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Turkish airliner crashes at Schiphol

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Turkish airliner crashes at Schiphol

Old 9th Mar 2009, 11:23
  #1921 (permalink)  
 
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100 pages, nearly 2000 posts - and you are no further on than saying that on the balance of probability -

1) no.1 LRRA failed, and ...

2) no-one was properly flying the aircraft, and therefore ...

3) tragically, the incident was almost certainly avoidable ...

Jumbo

Where did I ever assumed point 1 ) ??
As to 2) and 3)............... When an aircraft like the 737........be it 800 slams ( stalls ) into the ground by ( reasonable ) good weather one can assume point 2) is the correct answer also implying the obvious ........hence point 3) !!
That simple.
I frankly don't give a damn as to why the A/TH retard when they do. I simply disconnect and burry the damn things foward into the dashboard. I'm sure engineering would come up with some very interesting explanation afterward..........til then....I don't want fall off the sky.
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Old 9th Mar 2009, 12:31
  #1922 (permalink)  
 
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Surely this thread has now reached its conclusion?

We have read all the arguments and know many of the facts that led to the accident. Some of us have seen the wreckage (myself included) and it is a sad sight I can tell you.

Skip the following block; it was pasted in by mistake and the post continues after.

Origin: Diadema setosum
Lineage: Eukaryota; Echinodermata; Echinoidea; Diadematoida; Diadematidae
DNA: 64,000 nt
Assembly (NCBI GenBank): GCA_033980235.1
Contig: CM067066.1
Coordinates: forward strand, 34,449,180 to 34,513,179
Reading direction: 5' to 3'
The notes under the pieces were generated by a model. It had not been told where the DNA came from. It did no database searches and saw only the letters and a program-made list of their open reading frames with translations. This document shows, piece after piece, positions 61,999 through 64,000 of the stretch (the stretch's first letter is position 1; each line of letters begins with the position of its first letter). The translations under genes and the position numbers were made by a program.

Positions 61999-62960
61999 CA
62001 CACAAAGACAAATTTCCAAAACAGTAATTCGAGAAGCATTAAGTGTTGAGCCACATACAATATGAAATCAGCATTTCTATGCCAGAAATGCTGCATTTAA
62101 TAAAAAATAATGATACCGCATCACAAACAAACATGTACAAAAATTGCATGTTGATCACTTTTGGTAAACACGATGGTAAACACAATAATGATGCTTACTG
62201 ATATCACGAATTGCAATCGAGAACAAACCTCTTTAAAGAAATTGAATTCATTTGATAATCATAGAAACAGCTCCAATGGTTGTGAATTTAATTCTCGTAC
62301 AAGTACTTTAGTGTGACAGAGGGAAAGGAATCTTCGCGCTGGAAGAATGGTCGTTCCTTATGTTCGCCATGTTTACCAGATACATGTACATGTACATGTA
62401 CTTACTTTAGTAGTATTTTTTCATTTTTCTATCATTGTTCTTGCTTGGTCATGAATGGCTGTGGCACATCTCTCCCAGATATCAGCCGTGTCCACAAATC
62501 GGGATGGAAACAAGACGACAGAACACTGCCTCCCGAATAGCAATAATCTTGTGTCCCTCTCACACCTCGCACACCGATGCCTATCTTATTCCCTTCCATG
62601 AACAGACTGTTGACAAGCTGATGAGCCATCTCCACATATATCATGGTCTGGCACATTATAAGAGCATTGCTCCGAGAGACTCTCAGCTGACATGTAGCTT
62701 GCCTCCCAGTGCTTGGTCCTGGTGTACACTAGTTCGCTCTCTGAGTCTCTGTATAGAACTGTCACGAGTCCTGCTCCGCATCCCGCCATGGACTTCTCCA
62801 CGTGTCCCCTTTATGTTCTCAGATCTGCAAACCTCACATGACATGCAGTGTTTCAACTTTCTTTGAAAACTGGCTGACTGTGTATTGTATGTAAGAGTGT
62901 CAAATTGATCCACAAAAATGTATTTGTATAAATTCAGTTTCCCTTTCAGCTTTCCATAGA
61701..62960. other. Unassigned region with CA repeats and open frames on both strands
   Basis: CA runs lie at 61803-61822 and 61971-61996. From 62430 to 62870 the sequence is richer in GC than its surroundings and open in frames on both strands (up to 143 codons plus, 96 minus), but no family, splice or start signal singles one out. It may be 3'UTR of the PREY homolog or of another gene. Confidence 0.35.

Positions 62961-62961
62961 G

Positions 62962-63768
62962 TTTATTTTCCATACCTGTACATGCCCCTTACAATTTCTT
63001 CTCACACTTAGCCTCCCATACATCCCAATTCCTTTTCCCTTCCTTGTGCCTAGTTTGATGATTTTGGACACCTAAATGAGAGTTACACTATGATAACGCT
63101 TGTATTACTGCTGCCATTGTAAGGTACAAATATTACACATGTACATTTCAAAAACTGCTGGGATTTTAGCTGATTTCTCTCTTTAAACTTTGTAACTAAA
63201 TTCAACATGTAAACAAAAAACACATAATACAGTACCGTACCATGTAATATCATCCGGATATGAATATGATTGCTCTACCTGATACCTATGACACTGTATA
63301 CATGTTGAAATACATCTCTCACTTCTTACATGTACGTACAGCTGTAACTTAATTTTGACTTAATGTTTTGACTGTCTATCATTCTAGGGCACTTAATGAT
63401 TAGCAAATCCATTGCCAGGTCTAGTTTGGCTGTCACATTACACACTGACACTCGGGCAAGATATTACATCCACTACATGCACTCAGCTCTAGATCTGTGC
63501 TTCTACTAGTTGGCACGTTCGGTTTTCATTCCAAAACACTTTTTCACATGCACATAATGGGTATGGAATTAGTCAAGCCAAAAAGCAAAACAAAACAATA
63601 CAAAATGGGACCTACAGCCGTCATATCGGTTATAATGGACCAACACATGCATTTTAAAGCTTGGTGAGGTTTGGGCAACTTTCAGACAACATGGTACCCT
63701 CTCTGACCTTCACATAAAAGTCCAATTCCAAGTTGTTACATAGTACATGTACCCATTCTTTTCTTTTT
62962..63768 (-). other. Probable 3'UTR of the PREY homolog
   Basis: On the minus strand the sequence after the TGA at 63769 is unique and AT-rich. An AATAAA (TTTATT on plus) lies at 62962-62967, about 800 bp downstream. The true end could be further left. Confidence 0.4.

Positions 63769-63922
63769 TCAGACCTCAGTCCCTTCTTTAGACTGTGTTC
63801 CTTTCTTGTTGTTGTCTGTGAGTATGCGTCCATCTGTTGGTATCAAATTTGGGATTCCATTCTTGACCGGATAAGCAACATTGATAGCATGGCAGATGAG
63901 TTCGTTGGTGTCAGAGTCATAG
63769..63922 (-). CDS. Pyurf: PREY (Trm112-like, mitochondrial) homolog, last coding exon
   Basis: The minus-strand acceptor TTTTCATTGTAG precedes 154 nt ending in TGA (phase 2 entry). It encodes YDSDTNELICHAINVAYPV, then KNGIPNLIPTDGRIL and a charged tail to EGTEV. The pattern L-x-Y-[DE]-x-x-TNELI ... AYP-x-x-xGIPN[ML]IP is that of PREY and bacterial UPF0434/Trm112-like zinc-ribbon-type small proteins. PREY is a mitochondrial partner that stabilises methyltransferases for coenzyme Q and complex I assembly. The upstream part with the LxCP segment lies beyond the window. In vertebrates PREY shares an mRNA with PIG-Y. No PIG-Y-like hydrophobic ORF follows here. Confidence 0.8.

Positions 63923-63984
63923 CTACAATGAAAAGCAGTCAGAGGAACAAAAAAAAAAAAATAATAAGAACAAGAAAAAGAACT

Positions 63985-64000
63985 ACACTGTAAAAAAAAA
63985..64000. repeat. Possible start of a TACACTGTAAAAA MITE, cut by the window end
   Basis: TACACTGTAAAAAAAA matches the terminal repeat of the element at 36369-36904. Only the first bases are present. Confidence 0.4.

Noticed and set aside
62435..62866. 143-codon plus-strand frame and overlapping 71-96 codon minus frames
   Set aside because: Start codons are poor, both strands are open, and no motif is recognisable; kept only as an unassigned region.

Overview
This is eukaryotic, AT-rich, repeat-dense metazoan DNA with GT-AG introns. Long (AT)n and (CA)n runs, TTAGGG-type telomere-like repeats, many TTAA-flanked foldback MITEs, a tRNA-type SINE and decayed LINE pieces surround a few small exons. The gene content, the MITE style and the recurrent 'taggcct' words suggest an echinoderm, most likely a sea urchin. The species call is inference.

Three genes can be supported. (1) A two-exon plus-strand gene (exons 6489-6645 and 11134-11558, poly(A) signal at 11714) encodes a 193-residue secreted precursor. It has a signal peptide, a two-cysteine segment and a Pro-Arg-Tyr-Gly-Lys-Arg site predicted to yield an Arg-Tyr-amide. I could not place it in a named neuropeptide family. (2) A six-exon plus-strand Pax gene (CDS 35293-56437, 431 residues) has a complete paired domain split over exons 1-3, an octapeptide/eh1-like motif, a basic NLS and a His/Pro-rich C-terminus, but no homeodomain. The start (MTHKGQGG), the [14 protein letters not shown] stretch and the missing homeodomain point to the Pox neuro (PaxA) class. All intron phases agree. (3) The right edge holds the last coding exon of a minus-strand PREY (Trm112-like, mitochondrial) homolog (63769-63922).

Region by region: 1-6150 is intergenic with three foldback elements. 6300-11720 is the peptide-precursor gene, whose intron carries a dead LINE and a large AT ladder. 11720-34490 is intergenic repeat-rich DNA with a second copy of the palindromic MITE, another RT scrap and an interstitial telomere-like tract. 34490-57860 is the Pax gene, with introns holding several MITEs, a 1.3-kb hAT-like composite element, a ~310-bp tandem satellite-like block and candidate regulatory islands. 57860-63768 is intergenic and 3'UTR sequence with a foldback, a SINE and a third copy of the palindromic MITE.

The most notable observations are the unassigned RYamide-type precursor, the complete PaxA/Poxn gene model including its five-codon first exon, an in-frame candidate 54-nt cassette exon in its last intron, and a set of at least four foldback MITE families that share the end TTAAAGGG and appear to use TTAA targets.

Why don't we now wait for the final report before starting these discussions again? I can see it starting into a Boeing v Airbus moving throttles v non-moving ones type of argument!

We know that the aircraft was not flown or monitored properly. Let us get the full facts before the blame is apportioned.
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Old 9th Mar 2009, 12:34
  #1923 (permalink)  
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We know that the aircraft was not flown or monitored properly. Let us get the full facts before the blame is apportioned.
- well done! I think that is known as a 'non sequitur'?
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Old 9th Mar 2009, 12:38
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Question for 737AvEng: In case you didn't have the time to read the entire thread, one of the questions hotly debated earlier was: Why would RA1 logic be programmed to send a Retard signal (flare mode?) to the A/T upon indicating -8 feet when auto land was not selected and the approach was flown only on one coupled A/P in GS capture mode? I'm not a 737 jock, but several contributors had mentioned, just for the record, that 1 A/P can in fact do a full coupled CAT-III landing. OK, but in this case, the engaged A/P was not in A/L auto land mode